An aerial view of the China-Egypt economic cooperation zone undertaken via the cooperation framework of the Belt and Road Initiative in Ain Sokhna, Egypt, on June 17 (XINHUA)
The Belt and Road Initiative has been with us for five years now. It first manifested itself as the new Silk Road in 2013 when Chinese President
Xi Jinping was traveling first in Central Asia and then in Indonesia. Since 2015, it has been known as the Belt and Road Initiative. Under that name it has been the focus of major conferences and summits in China, as well as across the rest of the world, including many countries and regions that were not originally associated with the idea. Everyone, it seems, wants to know about the Belt and Road Initiative and to work out what it means for them.
A fairer role
The practical impact of the Belt and Road Initiative has taken place in two primary domains. The first is that of actual realized projects, such as the construction of infrastructure and working in development schemes with various international partners. The rationale here is that after four decades of rapid industrialization and construction, China is in a position than before to show others how to undertake urbanization and build high speed railways and motorways, among other things. China, as a party to the exchange of knowledge, has usually been figured in ways which place it as a student, and the outside world—Europe, America and the developed world in particular—as its teachers. Now this situation has changed. No other country has lifted so many from poverty and built so much hard infrastructure in such a short period of time. It is now, therefore, the era of China the teacher, not China the student. The Belt and Road Initiative is one way that this is unfolding.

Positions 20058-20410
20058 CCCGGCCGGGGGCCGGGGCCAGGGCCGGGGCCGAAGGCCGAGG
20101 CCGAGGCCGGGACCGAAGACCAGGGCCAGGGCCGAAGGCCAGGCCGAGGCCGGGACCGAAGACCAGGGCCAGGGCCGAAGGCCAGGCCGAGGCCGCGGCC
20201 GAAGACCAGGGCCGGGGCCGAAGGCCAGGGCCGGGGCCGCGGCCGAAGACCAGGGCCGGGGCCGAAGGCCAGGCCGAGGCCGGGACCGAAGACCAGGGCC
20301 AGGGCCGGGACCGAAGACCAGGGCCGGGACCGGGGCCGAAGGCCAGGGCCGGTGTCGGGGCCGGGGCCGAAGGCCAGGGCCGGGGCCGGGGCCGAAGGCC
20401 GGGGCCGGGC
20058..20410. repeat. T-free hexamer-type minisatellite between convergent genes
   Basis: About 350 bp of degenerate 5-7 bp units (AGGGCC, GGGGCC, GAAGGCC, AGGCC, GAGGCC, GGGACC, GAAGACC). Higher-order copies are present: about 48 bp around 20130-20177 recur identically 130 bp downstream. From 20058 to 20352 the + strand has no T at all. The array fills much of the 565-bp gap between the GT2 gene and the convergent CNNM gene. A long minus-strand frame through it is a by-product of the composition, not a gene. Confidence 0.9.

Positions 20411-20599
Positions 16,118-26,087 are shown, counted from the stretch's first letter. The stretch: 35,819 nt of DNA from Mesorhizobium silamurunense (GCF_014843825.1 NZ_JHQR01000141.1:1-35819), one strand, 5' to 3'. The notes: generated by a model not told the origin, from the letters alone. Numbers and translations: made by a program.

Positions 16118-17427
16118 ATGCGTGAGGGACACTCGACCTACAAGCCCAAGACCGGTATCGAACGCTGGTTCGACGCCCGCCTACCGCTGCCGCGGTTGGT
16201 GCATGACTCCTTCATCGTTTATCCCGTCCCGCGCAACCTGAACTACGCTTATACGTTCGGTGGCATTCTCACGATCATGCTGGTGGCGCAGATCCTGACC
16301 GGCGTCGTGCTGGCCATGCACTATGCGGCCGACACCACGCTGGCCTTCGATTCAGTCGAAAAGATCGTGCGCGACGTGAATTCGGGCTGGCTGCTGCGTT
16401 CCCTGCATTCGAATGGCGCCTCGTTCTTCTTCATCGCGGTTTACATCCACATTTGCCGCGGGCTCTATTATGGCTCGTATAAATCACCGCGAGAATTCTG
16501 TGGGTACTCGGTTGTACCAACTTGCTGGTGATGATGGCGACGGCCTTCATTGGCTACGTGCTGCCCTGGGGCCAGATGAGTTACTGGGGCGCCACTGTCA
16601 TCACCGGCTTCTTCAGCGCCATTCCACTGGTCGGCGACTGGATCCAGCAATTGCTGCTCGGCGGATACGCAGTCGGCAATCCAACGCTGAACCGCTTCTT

There is also the simple matter of mutual self-interest. China wishes to diversify and expand its overseas markets. It learned from the financial crisis of 2008 that over-reliance on one area for exports is a vulnerability. Since then it has sought to expand the focus of its trading relations within its own region. Some of these have been stymied in the past by the lack of proper logistical and infrastructural support for supply chains. So China, through Belt and Road Initiative projects, is helping to put these in place, and to meet the vast unmet needs of the Asia region in terms of roads, railways, ports and other assets. In this way, the famous "win-win" of Chinese discourse becomes clear¬—China gets a better quality market to sell into and source goods from, and the partners in the region get physical infrastructure that helps them build their own economies. That, at least, is the most ideal outcome.
The second dimension of the Belt and Road Initiative is more abstract. This is the ways in which, not just for the region, but the wider world, it has served as the key idea for introducing ideas about why it is worth engaging with the Chinese economy, and how best to do so. A criticism made of China after its accession to the World Trade Organization in 2001 was that as its economy boomed and it grew in stature and importance, diplomatically the country seemed to lack a voice. In 2005, then U.S. trade representative Robert Zoellick complained that China was not a stakeholder in the global order, and that it needed to step forward and play a greater role. Frustratingly, there were times when China did precisely this and received complaints and criticisms. This catch-22 situation—a country which evidently needed a far higher profile and global role, and an outside world willing to see it take that role only if wholly on its own terms—has been partially resolved by the Belt and Road Initiative. The Belt and Road Initiative, in essence, has started a huge debate about what a larger, fairer role for China, with its unique economic and political model, actually means for everyone else.